Sophie Elatri Psychologist

postpartum depression Most new parents are warned about the symptoms of postpartum depression (or PPD) long before the baby arrives. The first several months with a new baby are a trying time, with lack of sleep, changes in the routine, and a shift in identity causing each parent to function in an entirely new way. For some parents, this period can also come with another  mental disorder, making it hard to care for oneself, let alone an infant who is entirely dependent upon its parents. Fortunately, some postpartum conditions like PPD have gained worldwide attention, making resources more readily-available to parents in need.

Postpartum depression

While hormone fluctuations and lack of sleep can cause shifting emotions, postpartum depression differs from these short periods of discomfort. Symptoms include the following:

  • Insomnia or oversleeping
  • Sadness, loss of pleasure
  • Loss of appetite or overeating
  • Hopelessness
  • Weight loss or gain
  • Detachment from new baby
  • Restlessness
  • Fatigue
  • Mental fog
  • Feelings of unworthiness or guilt
  • Suicidal thoughts

Women and men both suffer from PPD, and are more likely to develop the condition if a history of depression is present. Parents suffering from these symptoms are encouraged to seek immediate help. Treatment options include therapy such as Cognitive Behavioral Therapy, which can help transform negative thought patterns surrounding parenthood. Medication may also be prescribed.

Postpartum psychosis

Though it has received less attention than PPD, postpartum psychosis is a serious condition that requires immediate treatment. Occurring in 1-2 out of every 1000 deliveries, this rare condition is usually seen in the first two weeks postpartum. Parents exhibiting any of the following symptoms are strongly encouraged to seek help right away:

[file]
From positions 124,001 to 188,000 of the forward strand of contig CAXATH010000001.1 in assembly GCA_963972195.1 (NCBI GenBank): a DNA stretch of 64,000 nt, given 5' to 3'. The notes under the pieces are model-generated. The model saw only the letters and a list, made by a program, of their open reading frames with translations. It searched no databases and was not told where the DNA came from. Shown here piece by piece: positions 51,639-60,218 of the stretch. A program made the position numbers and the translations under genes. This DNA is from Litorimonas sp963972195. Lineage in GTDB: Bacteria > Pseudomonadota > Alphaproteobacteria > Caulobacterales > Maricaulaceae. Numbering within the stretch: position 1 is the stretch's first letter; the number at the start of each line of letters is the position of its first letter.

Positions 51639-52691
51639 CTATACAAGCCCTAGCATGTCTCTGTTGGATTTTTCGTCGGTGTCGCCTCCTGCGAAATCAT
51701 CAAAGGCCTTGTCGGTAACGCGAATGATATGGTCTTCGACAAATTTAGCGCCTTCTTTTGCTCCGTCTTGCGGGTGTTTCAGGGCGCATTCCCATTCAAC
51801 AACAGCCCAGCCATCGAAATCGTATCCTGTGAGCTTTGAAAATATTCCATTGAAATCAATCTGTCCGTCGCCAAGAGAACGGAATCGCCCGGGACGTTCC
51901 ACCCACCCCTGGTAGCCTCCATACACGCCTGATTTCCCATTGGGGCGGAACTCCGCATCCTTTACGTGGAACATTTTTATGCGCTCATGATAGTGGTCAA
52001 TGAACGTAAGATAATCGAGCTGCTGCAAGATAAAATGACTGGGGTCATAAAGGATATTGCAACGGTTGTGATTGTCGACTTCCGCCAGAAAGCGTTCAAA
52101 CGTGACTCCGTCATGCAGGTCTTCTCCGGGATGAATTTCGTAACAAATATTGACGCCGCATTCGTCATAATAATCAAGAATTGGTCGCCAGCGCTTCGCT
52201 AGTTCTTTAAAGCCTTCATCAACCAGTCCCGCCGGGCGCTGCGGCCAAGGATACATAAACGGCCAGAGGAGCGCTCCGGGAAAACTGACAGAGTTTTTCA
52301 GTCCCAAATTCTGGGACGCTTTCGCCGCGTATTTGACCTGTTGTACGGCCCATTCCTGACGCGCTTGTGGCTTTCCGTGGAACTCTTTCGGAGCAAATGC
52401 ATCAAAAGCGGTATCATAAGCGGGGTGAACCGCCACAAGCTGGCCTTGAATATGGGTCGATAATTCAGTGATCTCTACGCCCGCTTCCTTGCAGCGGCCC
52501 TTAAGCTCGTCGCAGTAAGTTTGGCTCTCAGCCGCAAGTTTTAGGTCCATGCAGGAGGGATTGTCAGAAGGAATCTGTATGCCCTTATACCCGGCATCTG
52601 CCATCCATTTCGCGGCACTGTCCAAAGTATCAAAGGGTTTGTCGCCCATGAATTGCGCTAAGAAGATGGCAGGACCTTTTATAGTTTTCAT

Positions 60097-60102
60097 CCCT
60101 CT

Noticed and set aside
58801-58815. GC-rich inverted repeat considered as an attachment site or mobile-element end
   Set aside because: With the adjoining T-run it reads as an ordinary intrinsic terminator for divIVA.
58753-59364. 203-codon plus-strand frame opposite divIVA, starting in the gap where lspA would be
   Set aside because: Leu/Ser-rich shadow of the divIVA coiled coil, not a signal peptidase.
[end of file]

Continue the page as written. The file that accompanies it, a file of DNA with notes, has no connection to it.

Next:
• Rapid mood swings
  • Difficulty communicating
  • Insomnia
  • Hyperactivity
  • Irritability
  • Paranoia
  • Hallucinations

Parents with a history of bipolar disorder or previous psychosis are much more likely to develop this condition postpartum. Psychosis is linked to a 5% suicide rate and 4% infanticide rate. Because of this, immediate treatment is crucial for anyone exhibiting these signs. Medication is the preferred treatment.

Birth-related post traumatic stress disorder

Another commonly overlooked postpartum condition is birth-related post traumatic stress disorder (PTSD). Symptoms of PTSD may include:

  • Obsessive thoughts surrounding the birth
  • Nightmares
  • Disturbing memories
  • Flashbacks
  • Sadness
  • Anxiety
  • Numbness

Post-traumatic stress disorder is often thought of as a disorder for soldiers, or survivors of great trauma. The birth experience is rarely thought of as traumatic, though it certainly can be. Women are more likely to experience PTSD than men, and 7-8 out of every 100 people are thought to experience this condition. Parents who find themselves triggered by birth-related subjects may react with fear, replaying of the traumatic event, anxiety, and/or panic attacks. Therapy and medication are both extremely effective. Cognitive Behavioral Therapy can help sufferers process the trauma and develop new associations with these triggers.


If parenthood has brought about more than the usual change, pay attention to any new symptoms and do not hesitate to seek help. In each of these conditions, the sooner treatment starts, the better for both parents and their children.



Mental Health America: Postpartum Disorders Postpartum Psychosis

Post Traumatic Stress Disorder